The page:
For Immediate Release
EPA Chief cites the e-Waste Problem as one of the US’s 6 Global Environmental Priorities
Guanajuato, Mexico - EPA
Chief Administrator Lisa Jackson declared yesterday that preventing
e-waste and its irresponsible management was one of the US Environmental
Protection Agency’s top six newly announced global priorities. The
other five priorities were reducing carbon emissions, improving air
quality, improving water quality, reducing toxics exposures and building
stronger institutional frameworks. Her comments came at yesterday
evening’s public reception to launch the 17th Session of the Commission
on Environmental Cooperation, a body created with the North American
Free Trade Agreement (NAFTA) to mitigate environmental impacts of trade
between Canada, Mexico and the United States.
applaud the EPA and Lisa Jackson on her recognition that the toxic
threat of e-waste is one of the most serious environmental concerns of
our time,” said Jim Puckett, Executive Director of the Basel Action
Network, who attended the session. “The amounts of e-waste we are
creating is staggering, and then the practice of sweeping the
techno-trash out the back door to developing countries is shameful.”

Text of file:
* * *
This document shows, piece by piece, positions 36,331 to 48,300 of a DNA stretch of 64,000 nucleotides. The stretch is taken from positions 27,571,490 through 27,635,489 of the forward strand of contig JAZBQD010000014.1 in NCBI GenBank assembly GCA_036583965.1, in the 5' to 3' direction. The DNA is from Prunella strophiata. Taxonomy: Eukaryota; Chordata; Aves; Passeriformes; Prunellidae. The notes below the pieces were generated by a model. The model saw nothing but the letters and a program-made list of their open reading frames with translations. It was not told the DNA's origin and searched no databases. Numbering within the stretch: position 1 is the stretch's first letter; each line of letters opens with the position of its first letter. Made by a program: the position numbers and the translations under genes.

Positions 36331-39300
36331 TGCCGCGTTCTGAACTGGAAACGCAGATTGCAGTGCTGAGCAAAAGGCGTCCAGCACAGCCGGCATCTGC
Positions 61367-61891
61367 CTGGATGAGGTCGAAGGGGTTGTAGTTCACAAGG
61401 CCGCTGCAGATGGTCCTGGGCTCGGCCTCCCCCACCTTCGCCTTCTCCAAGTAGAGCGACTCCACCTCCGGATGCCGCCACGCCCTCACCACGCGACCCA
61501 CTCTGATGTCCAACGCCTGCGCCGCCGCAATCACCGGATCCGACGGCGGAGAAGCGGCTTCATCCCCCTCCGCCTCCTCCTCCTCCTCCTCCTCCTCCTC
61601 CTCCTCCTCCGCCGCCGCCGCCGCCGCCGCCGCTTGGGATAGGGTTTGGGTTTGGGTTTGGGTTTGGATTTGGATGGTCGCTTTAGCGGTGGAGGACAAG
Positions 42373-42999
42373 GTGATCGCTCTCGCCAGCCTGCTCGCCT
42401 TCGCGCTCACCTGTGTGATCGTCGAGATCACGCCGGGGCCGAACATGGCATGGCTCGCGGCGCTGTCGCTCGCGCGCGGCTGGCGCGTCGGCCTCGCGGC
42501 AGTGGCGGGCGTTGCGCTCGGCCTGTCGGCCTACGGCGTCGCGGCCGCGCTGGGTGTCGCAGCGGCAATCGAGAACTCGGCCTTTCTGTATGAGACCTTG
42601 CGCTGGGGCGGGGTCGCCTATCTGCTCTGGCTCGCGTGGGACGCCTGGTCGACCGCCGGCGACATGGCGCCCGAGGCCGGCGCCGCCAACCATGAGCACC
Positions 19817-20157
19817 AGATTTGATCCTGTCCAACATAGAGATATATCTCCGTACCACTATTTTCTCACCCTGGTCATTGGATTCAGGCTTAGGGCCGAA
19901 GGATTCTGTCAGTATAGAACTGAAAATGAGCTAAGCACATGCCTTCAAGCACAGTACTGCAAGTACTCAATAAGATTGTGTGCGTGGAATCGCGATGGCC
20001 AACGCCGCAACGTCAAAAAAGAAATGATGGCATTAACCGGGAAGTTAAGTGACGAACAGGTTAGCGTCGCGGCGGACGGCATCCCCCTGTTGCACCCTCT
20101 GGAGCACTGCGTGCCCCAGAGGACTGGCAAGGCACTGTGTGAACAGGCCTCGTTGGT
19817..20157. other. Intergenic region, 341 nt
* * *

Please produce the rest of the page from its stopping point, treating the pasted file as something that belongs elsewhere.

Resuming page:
to BAN, the first order of business is to pass legislation banning the
export of this new form of toxic waste. Secondly, the environmentalists
call for all manufacturers to set a date for becoming toxic free and
refusing to ever again use toxic inputs.
announcement comes on the heels of a formal recognition by the EPA of
the e-Stewards® Certification for electronics recyclers. E-Stewards is
the only certification for e-waste recyclers that is consistent with
international law and forbids the most egregious current practices of
electronics recyclers such as exporting toxic e-waste to developing
countries, using prison labor, and dumping toxics in municipal
landfills. The e-Stewards Certification is also the only such program
with the backing of over 70 environmental organizations and major
companies like Bank of America, Wells Fargo and Samsung.
are excited and relieved that, eight years from the time BAN first
showed the world pictures of the devastation in China from US e-waste
exports, it is beginning to look like we as a nation are finally
resolved to take responsibility and solve this crisis,” observes
We want a more open and sharing world.
That's why our content is free. Free to read. Free to republish. Free to share. With no advertising. No paywalls. No selling of your data. How? Nonprofit. Independent. Reader-supported.
All of our original content is published under Creative Commons—allowing (and encouraging) our articles to be republished freely anywhere. In addition to the traffic and reach our content generates on our site, the multiplying impact of our work is huge and growing as our articles flourish across the Internet and are republished by other large and small online and print outlets around the world.
Several times a year we run brief campaigns to ask our readers to pitch in—and thousands of small donations fund our newsroom and allow us to continue publishing. Our 2019 Mid-Year Campaign is underway. Can you help? We can't do it without you.
Please select a donation method: